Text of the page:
Lanzarote (Arrecife), Canary Islands

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Main port photo for Lanzarote (Arrecife), Canary Islands

Lanzarote is the fourth-largest island in the Canary chain. The most easterly of the Canaries, the island lies some 70 miles off the shore of North Africa. Like its neighbours, Lanzarote was shaped by a period of intense volcanic activity. The resulting landscape possesses a stark, near-lunar beauty: Over 300 now-dormant volcanoes left behind petrified lava seas and deep layers of volcanic ash. Today, visitors to these "Mountains of Fire" ride camels through the lava beds and even enjoy a volcano-broiled steak at the park's restaurant. (Subsurface temperatures still reach 800F in the park.) Despite the seemingly barren land scape, island farmers grow abundant crops of tomatoes, onions, melons, and figs in addition to Malvasia, a clear yellow wine produced from malmsey grapes. Lanzarote's rugged landscape, its warm climate, its lack of rainfall, and its beaches have proved attracted to travellers: Tourism dominates the island economy with some 2 million visitors arriving annually.

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  • Timanfaya National Park Timanfaya National Park

    Covering over 12,600 acres, this lunar landscape looks much like it did after violent volcanic eruptions spewed chunks of molten lava over the entire area.

  • Jameos del Agua Jameos del Agua

    This massive four-mile long volcanic tunnel was formed by molten lava and turned into a lush tropical garden, pool, bar and 600-seat auditorium.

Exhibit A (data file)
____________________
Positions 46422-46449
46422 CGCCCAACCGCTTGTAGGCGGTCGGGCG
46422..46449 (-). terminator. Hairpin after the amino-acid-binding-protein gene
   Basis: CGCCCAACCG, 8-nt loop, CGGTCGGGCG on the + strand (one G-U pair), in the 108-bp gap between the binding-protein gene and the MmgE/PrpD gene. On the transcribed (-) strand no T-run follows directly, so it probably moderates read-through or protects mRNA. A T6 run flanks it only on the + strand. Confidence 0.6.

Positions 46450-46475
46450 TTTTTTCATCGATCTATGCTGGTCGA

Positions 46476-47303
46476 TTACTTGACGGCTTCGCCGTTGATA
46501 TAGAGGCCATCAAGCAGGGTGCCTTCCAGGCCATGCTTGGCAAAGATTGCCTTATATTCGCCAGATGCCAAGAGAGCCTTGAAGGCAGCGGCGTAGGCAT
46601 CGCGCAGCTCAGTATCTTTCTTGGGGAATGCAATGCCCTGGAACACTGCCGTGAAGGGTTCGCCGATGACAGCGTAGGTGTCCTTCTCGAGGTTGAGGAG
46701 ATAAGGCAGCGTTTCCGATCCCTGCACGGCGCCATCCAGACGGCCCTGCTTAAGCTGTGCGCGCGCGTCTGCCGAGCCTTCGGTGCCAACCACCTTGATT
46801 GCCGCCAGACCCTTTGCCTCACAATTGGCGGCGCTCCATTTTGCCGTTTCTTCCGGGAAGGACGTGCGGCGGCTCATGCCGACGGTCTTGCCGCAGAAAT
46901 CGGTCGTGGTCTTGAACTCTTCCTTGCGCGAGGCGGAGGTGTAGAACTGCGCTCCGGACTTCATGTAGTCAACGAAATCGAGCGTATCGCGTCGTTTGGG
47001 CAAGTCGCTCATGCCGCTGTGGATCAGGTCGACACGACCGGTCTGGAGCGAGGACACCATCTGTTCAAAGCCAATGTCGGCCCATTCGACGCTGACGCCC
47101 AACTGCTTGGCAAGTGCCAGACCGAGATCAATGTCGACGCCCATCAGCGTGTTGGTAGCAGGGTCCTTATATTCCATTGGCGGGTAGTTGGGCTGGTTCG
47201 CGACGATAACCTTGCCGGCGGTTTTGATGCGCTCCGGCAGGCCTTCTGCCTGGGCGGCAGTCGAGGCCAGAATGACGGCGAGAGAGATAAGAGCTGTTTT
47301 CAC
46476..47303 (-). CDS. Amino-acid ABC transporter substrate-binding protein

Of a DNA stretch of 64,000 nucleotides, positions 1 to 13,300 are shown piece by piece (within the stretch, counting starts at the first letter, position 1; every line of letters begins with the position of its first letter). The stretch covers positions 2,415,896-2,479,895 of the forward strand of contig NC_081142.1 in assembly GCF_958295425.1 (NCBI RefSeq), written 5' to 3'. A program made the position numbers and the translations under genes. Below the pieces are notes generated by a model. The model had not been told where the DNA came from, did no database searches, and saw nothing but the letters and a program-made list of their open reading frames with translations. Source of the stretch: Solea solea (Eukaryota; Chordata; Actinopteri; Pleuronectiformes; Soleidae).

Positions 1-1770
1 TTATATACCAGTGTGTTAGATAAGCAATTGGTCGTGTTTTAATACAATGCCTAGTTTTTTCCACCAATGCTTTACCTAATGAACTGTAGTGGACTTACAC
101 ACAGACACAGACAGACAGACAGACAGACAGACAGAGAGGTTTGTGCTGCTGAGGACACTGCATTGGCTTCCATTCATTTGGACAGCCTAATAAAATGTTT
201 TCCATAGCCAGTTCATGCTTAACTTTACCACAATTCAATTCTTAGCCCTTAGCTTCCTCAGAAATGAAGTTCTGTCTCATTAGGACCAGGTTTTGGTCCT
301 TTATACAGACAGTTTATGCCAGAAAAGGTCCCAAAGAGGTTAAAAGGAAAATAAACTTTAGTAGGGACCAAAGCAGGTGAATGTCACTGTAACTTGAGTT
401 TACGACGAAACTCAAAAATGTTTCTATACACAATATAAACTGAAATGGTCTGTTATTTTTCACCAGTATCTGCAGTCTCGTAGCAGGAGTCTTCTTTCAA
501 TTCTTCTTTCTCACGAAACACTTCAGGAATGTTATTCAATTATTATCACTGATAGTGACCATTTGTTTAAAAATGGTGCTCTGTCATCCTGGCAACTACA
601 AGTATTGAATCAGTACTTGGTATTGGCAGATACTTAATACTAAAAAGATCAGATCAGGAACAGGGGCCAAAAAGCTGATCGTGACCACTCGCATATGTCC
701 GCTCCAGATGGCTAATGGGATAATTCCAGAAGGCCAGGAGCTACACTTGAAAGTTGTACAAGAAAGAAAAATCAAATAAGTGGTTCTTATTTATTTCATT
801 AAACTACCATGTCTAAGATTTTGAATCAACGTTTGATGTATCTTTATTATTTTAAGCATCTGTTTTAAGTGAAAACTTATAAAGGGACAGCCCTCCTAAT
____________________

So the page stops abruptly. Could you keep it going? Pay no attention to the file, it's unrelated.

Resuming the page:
• César Manrique Foundation César Manrique Foundation

    The artist's former house and studio sits on top of a volcanic trail, its interior built around five volcanic bubbles. Since 1982, the Foundation has worked for the conservation, research and promotion of Manrique's work.

  • Mirador del Rio Mirador del Rio

    Lanzarote's most famous viewpoint is situated on Famara Cliff. The stone structure's semi-circular shape and large domed roof offer breathtaking views over the northern coastline, and the island's oldest salt plains.

  • Jardin de Cactus Jardin de Cactus

    Built on an old quarry of volcanic ash extraction, the garden features 10,000 types of cactus from over 1,400 distinct species. Outside the entrance stands the towering 26-foot tall green metal cactus, Manrique's last work.

  • El Castillo de San Jose/Museum of Contemporary Art El Castillo de San Jose/Museum of Contemporary Art

    Erected in the 18th century to defend the island against pirate attacks, César Manrique renovated the castle in 1975 and today it holds the International Museum of Contemporary of Art.

  • Bodega Bodega

    Translated as "wine cellar," a bodega is a warm and welcoming wine shop, tasting room or marketplace where visitors can sample or purchase wine.

  • Puerto del Carmen Puerto del Carmen

    Just south of Lanzarote, this tiny fishing village boasts warm, golden beaches that overlook the Atlantic. Renowned as the most tranquil in the Canary Islands, the water is perfect for swimming and other water sports.


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